TAMPA, Fla. -- The campaign for GOP presidential hopeful Mitt Romney has held up the success of retailer Staples as evidence of the nominee's credentials as a job creator, a fact voters were reminded of when Staples founder Thomas Stemberg stumped for Romney at the Republican National Convention on Thursday.
Bain Capital, the private equity firm that Romney helped found, was one of the early investors in Staples, and the former Massachusetts governor remained on the retailer's board for more than a decade. In claiming he helped create some 100,000 jobs in the private sector over the years, the Romney campaign has leaned heavily on the success of the office supplier, citing roughly 90,000 Staples jobs in their math.
"He never looked at Staples as merely a financial investment. He saw the engine of prosperity it could become," Stemberg said of Romney, a long-time friend, at the RNC. "Today Staples employs nearly 90,000 people. It has over 2,000 stores, over 50 distribution centers, and it is part of a competitive industry that helps entrepreneurs and small businesses get started on their own."
"You have to ask yourself," Stemberg added, taking a dig at President Barack Obama, "why would an administration that can't create any jobs demonize someone who did?"
The Staples story is undoubtedly one of business success, and many small businesses have come to appreciate the convenience and low prices of the big-box office supplier. But on the "job creator" front, Staples is a more complicated story.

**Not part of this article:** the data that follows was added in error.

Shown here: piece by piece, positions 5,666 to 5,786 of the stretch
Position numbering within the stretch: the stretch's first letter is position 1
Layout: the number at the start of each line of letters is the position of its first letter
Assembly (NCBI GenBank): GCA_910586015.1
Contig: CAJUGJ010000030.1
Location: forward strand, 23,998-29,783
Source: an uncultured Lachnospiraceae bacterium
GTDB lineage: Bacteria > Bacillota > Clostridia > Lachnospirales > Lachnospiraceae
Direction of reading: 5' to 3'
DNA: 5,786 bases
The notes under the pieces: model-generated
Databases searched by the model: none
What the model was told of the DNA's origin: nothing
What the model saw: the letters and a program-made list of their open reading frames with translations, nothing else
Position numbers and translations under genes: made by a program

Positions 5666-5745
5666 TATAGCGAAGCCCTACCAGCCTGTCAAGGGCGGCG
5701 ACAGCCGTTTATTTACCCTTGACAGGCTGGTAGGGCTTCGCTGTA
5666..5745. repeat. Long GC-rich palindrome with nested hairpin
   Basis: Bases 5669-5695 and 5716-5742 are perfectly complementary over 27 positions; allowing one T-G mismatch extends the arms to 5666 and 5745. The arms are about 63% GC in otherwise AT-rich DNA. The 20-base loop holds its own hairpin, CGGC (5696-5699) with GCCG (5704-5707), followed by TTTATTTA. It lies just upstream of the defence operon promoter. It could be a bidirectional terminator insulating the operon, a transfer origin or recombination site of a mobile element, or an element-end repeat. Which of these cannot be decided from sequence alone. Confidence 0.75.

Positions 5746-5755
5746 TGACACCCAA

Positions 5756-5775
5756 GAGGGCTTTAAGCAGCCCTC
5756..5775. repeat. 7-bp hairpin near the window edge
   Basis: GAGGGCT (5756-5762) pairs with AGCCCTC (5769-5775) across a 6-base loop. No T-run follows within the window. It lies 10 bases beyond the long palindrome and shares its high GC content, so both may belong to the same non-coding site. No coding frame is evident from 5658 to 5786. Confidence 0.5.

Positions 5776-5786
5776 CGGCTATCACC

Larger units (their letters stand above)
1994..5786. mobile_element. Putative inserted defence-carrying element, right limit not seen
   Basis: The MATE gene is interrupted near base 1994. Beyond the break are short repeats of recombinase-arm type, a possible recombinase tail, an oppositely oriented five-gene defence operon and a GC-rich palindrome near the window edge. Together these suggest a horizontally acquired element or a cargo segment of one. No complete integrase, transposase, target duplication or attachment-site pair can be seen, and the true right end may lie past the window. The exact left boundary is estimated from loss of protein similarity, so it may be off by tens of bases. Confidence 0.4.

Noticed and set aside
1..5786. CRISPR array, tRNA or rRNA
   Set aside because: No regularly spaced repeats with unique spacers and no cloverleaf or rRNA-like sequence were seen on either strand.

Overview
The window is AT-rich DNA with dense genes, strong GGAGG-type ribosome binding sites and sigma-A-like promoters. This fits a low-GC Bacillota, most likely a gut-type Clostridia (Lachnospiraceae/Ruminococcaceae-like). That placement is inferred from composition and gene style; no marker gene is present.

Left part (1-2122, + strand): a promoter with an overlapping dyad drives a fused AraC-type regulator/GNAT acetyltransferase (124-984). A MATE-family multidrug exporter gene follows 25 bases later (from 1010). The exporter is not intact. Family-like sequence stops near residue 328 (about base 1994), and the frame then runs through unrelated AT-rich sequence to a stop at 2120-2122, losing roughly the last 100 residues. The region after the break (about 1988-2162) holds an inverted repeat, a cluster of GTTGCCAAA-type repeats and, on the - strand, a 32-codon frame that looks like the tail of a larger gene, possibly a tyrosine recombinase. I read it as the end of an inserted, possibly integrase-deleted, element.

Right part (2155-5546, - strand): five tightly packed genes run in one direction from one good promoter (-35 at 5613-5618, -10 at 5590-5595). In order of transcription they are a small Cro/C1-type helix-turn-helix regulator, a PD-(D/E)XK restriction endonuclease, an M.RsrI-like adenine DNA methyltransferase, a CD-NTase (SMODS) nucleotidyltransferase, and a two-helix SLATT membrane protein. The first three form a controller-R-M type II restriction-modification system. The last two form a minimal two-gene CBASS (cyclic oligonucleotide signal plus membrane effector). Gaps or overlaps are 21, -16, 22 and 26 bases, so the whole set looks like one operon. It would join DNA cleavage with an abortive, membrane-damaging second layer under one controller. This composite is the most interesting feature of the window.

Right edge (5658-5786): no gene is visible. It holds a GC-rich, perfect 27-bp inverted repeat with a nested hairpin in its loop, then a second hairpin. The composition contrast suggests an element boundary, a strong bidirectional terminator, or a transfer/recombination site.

For starters, like other big retail chains, Staples employs most of its workers in low-wage positions. Although workers in salaried positions can take home middle-class earnings, most of the customer-service and sales force working in Staples stores makes around $8 or $9 per hour, according to surveys on the career site Glassdoor.com. The low hourly rate would leave many workers below the federal poverty line.
It also stands to reason that the arrival of large Staples stores in certain communities pulled business and ultimately jobs away from smaller office suppliers, likely negating some of the Staples jobs that were added.
In a recent report advocating for a higher minimum wage, the liberal National Employment Law Project Action Fund listed Staples as one of the largest low-wage employers in the nation, alongside companies like Walmart, KFC and Pizza Hut. In a news release addressing Stemberg's speech, the group called Staples "one of the largest employers of workers earning under $10 per hour in the country."
Staples CEO pay, on the other hand, was $8.9 million last year.
Staples isn't the only successful Bain investment touted by the Romney campaign that tends to pay low wages. Rounding out the remaining 100,000 jobs, the campaign also cited job growth at pizza giant Domino's and sporting goods retailer Sports Authority.
Listing other Bain success stories, such as Bright Horizon Day Care and Steel Dynamics, Stemberg argued that the Obama administration's harsh words for private equity proved it didn't understand job creation, though he said nothing of job quality.
"You can imagine my dismay when I see this White House and their campaign demonizing Mitt Romney, demonizing Bain Capital, demonizing the private equity industry that created so many new jobs," Stemberg said. "I think when it comes to jobs, new businesses, and economic growth, they just don't get it."
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